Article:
The other day my roommate came home from IKEA with a pack of 100 tea lights. One hundred. To be fair, my roommate also buys decorative fruit, uses lavender sprigs to scent her room, and arranges sunflowers in her spare time, so it's safe to assume that she's a candle person. But still, 100 seemed a little excessive. Nobody in this apartment had the need for that much romantic ambiance. When she told me the candles had only cost only $3.99, however, it all made sense-only a monster could turn down that kind of deal!
In minutes, we'd crafted a plan for our newfound candle bounty. Having discovered that the wine store down the street has free delivery (no, I'm not kidding, and yes, that does sound illegal), our apartment consequently accumulated what some might call “a few” empty bottles. And ever since my Wine Bottle Lantern DIY, I've been full of vin-spiration. And so I give you: classy candle covers.
But… how to cut wine bottles with little to no proper glass-cutting equipment? Simple. With science!
MATERIALS AND TOOLS Available on Amazon
- Something to score the glass. I've seen people on the internet using scoring tools that create a perfectly straight and beautiful line, but I can't justify shelling out $40 when I'm doing DIY projects to save money. So I just used my glass drill bit and hoped for the best when learning how to cut glass bottles.
- Wine Bottle
- Goggles/Sunglasses/Eye protectors. Save your eyeballs!
Note: You'll have to prep by removing the labels from the bottle. Soak it in soapy, warm water for at least 20 minutes, then scrape off what you can. Repeat until you get it all off, using a razor to get the most stubborn scraps.
So how does it work? Glass is a poor conductor of heat, meaning it takes a very long time for the heat to pass through the glass. And if you remember from middle school that heat makes things expand and cold makes things contract, you might see where this is going.
If you were to warm up metal and then rapidly cool it, it would expand and then contract without a problem, because it is a great conductor of heat. Glass, on the other hand, can't handle the change so quickly. If you heat glass so it is hot all the way through and then immediately expose it to cooler temperatures, the exterior of the glass will try to contract while the interior, still warm, will not. And snap-the glass will crack.
That's why if you take a glass baking dish out of the oven and put it under cold water, it will break. So, you know, don't do that. Instead, harness science to work for you when learning how to cut glass bottles!
1. The first thing you have to do is score the glass. When the glass is breaking later on, the energy inside the bottle will look to crack at the weakest point, hence the scoring. As I said, I don't have many professional tools to cut glass. Having a scoring tool would have been incredible, but I'm very cheap. So I just crossed my fingers and hoped to keep a steady hand, as I scratched a circle around the circumference of the bottle with my glass drill bit.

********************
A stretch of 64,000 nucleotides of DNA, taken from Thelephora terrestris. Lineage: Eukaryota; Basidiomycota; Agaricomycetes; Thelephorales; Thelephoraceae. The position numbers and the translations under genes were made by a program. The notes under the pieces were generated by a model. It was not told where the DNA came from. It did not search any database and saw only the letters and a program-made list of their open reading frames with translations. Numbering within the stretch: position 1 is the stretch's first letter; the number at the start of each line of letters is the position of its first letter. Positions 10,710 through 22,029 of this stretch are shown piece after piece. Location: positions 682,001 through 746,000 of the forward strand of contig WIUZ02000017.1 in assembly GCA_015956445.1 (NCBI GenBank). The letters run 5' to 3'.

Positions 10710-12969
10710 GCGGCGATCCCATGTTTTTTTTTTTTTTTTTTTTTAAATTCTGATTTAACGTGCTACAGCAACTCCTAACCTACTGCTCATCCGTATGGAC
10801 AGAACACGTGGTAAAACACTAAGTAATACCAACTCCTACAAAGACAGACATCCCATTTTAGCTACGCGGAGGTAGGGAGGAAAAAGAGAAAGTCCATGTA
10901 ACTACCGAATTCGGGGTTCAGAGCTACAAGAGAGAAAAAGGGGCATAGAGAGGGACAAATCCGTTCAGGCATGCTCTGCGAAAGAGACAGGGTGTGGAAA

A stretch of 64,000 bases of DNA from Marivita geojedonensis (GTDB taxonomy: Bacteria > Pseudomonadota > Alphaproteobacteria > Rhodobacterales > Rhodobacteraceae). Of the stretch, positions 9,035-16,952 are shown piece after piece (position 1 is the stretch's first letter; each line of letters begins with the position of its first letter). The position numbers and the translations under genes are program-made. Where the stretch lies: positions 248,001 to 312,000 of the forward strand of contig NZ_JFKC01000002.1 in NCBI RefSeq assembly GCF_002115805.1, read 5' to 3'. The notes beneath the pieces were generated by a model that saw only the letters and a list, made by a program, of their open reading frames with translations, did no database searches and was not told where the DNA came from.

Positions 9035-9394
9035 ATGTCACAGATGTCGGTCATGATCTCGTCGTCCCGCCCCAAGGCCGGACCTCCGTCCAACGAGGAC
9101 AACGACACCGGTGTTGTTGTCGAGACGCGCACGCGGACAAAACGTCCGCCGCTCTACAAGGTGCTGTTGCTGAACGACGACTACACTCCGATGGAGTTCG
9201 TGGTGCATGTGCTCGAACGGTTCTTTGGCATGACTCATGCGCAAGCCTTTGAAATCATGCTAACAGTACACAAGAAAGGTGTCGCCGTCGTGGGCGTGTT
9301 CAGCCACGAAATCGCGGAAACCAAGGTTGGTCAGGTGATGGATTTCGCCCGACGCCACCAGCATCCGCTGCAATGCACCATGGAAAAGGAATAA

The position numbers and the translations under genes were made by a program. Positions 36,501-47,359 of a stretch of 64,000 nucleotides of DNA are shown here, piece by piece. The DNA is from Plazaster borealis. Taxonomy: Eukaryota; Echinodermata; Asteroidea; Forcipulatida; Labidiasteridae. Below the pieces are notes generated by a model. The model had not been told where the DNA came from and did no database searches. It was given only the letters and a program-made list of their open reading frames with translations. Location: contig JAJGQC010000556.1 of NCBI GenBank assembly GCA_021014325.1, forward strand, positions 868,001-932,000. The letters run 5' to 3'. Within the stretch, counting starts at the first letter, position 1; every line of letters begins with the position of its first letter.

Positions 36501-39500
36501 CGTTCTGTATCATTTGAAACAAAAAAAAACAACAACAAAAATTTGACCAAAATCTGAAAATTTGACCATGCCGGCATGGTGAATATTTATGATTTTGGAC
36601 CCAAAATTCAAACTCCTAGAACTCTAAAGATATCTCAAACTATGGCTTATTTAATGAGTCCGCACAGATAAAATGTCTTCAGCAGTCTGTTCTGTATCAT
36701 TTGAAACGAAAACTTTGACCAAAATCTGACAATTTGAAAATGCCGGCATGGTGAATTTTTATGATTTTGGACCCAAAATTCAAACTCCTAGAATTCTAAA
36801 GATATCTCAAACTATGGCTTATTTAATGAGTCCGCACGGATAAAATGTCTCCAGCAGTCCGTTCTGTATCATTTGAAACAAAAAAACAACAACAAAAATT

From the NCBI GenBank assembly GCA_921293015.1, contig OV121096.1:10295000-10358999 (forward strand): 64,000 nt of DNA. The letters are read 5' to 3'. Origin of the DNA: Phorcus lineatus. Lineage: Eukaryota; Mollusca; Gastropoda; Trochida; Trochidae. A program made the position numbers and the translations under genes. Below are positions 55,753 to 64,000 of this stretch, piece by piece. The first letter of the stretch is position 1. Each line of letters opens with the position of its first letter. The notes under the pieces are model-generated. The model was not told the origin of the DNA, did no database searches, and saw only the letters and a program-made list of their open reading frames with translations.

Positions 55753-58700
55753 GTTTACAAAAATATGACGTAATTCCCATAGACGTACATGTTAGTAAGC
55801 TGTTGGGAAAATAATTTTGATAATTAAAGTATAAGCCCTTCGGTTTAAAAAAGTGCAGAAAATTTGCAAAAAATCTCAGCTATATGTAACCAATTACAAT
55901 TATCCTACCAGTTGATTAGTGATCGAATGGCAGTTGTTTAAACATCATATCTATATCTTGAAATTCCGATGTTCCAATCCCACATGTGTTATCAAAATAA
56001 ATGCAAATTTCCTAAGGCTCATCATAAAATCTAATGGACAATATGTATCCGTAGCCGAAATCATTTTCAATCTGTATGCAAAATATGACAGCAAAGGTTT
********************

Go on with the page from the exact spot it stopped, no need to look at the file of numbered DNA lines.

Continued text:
2. Time to heat it up. There are a few methods. This semi-famous YouTube video advises pouring boiling water over the bottle, but that didn't work for me when I tried it.
Perhaps I didn't have enough water to thoroughly heat the glass all the through.
Another method is wrapping acetone-soaked rope around the bottle and then lighting it on fire. But the words “Flaming Rope” conjured images in my head of newspaper headlines reading, “DIY Project Gone Awry Burns Down Upper Manhattan”. So I decided to find an alternative.
I opted to use a candle.
Rotating the glass slowly over the candle, making sure to concentrate the flame on the line I had scored, I heated up my bottle for around 10 minutes.
3. Cool it down. When I felt enough time had passed (7-10 minutes), I blew out the candle and rushed the bottle under a stream of cold water, rotating it the whole time. Immediately I heard cracking, like the popping noise you hear when you drop ice cubes in water or pour milk into a bowl of Rice Krispies.
4. Grabbing both sides, I twisted and little and pulled apart.
And HOLY SMOKES…
IT WORKED. It's unnerving when the bottle suddenly becomes two pieces in your hands. (Surely this is proof that I'm some sort of wizard!) On my first bottle, the edges were a little jagged. The second try went much smoother, except for an unexpected notch in the back… but let's just go ahead and ignore that. You guys can keep a secret, right?
A few more attempts to figure out what worked best for me, et voila:
Gorgeous, DIY candle covers. See, something you learned in middle school DID come in handy!
If you have the tools, I'd recommend sanding down any notches or jagged edges just to be safe. And then you're all set to wow your friends with your sophisticated new accessories. When everyone asks how to cut wine bottles, you can casually answer, “Oh, you know, thermodynamics”, and you won't even be lying. Science sure can be classy nowadays.